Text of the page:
In the 21st century the effects of globalization on society include high amounts global trade and foreign direct investment. The results of globalization are clear in the past two decades when examining companies ‘outsourcing’ certain processes in production and increasing foreign direct investments in these countries. This upward trend in trade and foreign direct investment (FDIs) faced a massive barrier when the current President of the United States (POTUS), Donald Trump, implemented a “trade-war’ with a country home to majority of the offshoring production operations American companies employed: China. Potus argued that China’s practices in trade were unfair; whilst China argued that the U.S was attempting to limit their rise in economy. This lead to the U.S imposing trade tariffs amounting to over $360bn on Chinese goods, with China countering and imposing tariffs amounting over $110bn on American products (BBC, 2019).
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The aim of this paper is to analyze the current trade dispute between China and the United States of America and argue its negative impact on global trade, foreign direct investment and international business, and positive impact on other countries, with focus on company’s manufacturing units. This paper will firstly explore the impact the China-US trade war has had on the upward globalization trend in the last half century. Secondly, the paper will assess the existence of ideological conflicts between China-US, with regards to free-market and state controlled economies. Thirdly, the paper will explore how a global brand such as, Samsung: a Korean tech-giant, would re-assess their FDI’s in manufacturing locations, with regards to the political and socio-economic effects of the China-US trade war. Lastly, the paper will discuss the impact of the current trade-war and its future affects on the global economy.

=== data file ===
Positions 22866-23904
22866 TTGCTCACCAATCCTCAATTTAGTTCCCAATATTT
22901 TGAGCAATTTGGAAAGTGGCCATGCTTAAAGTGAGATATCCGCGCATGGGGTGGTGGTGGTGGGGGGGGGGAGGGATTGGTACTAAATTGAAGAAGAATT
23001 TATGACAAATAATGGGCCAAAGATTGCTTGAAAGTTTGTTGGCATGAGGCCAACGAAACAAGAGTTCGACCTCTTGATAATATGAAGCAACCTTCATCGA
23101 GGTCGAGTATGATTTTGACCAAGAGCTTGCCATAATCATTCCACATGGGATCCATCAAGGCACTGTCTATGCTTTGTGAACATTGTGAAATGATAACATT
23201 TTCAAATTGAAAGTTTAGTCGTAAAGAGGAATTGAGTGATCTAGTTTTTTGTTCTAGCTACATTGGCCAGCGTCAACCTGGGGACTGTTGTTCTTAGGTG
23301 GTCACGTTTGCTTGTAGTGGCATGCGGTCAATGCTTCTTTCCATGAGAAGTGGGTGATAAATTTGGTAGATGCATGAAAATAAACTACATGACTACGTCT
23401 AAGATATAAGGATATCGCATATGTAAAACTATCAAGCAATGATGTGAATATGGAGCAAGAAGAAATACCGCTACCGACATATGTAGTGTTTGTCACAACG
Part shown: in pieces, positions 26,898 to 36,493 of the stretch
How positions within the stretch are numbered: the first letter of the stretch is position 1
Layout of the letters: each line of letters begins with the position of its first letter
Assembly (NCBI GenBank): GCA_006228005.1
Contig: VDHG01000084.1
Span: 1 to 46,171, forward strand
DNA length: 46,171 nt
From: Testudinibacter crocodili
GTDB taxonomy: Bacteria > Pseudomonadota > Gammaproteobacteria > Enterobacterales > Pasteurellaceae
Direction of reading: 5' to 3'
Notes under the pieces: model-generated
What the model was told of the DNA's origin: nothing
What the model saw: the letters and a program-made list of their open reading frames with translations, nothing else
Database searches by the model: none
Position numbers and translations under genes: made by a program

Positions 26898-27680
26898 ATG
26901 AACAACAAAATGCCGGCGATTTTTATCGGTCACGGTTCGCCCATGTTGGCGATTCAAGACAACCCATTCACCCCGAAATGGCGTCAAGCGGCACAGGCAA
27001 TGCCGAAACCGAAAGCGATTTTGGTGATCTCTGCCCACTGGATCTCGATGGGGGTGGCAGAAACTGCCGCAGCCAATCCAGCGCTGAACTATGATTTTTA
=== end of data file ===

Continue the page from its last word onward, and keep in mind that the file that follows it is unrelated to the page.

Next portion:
The ongoing China-US trade war has resulted in major consequences on a global scale. The upward trend of globalization in the last 20 years has been stagnated and has the potential to spiral downwards due to the tariffs and taxes implemented by both countries. Globalization as been on an upward trend and growing since the Industrial Revolution in the early 1900s. The era of the digital age has expanded the potential and growth of globalization exponentially, with decreasing barriers to entry through rapid advances in technology. The formation of the World Trade Organization in 1995 facilitated and regulated all international trade, supporting this growth in globalization. The current trade dispute between China-US has stagnated this growth and has the potential to not only put a stop to this upward trend, but also have the power to propel it downwards. China is only second to the European Union with regards to exports to the United States.
Due to the new trade tariff and taxes implanted by POTUS and Chinese President, Xi Jinpang’s (Xi) retaliation; a mass amount of American companies have shifted focus towards other countries to import goods, reducing imports from China to 12.2% (CNBC, 2019). Potus continued to undermine trade law with the “America First” trade policy. “The Free World must embrace its natural foundations…if you want freedom take pride in your country”(Trump, 2019). This quote is an extract from POTUS’ speech in the U.N defending the ‘America First ‘policy. To reduce the trade deficit with China, POTUS has used nationalism as a blanket for this policy to sell it to Americans, as a positive patriotic move, when in reality; this has the potential to disrupt world trade. Chief economist at Capital Economics, Niel Shering, explained that POTUS’s move to levy tariffs on Chinese imports could lead to the end of globalization, leading to macroeconomic implications towering over a tariff battle (CNBC, 2019).
(Source: St.Louis Federal Reserve, 2019)
The graph above depicts a massive drop in FDI’s in the United States between 2014 and 2018, highlighting the effects the trade war with China has had. This negatively impacts American consumers, because this decrease suggests that investors are more wary, leading to big blows to the retail and manufacturing industries.